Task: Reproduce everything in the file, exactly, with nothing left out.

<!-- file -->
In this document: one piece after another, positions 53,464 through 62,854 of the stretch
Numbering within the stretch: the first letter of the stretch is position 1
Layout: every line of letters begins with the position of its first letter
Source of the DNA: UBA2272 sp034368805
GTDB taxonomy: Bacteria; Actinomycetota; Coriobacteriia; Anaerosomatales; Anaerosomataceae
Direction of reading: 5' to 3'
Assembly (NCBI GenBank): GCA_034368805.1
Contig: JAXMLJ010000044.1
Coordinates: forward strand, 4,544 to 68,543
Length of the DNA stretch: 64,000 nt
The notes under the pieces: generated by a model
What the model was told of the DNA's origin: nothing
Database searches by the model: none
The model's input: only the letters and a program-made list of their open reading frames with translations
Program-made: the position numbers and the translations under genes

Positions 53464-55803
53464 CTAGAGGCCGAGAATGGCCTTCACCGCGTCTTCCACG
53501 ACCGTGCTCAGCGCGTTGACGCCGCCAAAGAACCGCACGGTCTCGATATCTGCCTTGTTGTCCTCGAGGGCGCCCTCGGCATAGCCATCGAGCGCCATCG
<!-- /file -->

In this document: one piece after another, positions 53,464 through 62,854 of the stretch
Numbering within the stretch: the first letter of the stretch is position 1
Layout: every line of letters begins with the position of its first letter
Source of the DNA: UBA2272 sp034368805
GTDB taxonomy: Bacteria; Actinomycetota; Coriobacteriia; Anaerosomatales; Anaerosomataceae
Direction of reading: 5' to 3'
Assembly (NCBI GenBank): GCA_034368805.1
Contig: JAXMLJ010000044.1
Coordinates: forward strand, 4,544 to 68,543
Length of the DNA stretch: 64,000 nt
The notes under the pieces: generated by a model
What the model was told of the DNA's origin: nothing
Database searches by the model: none
The model's input: only the letters and a program-made list of their open reading frames with translations
Program-made: the position numbers and the translations under genes

Positions 53464-55803
53464 CTAGAGGCCGAGAATGGCCTTCACCGCGTCTTCCACG
53501 ACCGTGCTCAGCGCGTTGACGCCGCCAAAGAACCGCACGGTCTCGATATCTGCCTTGTTGTCCTCGAGGGCGCCCTCGGCATAGCCATCGAGCGCCATCG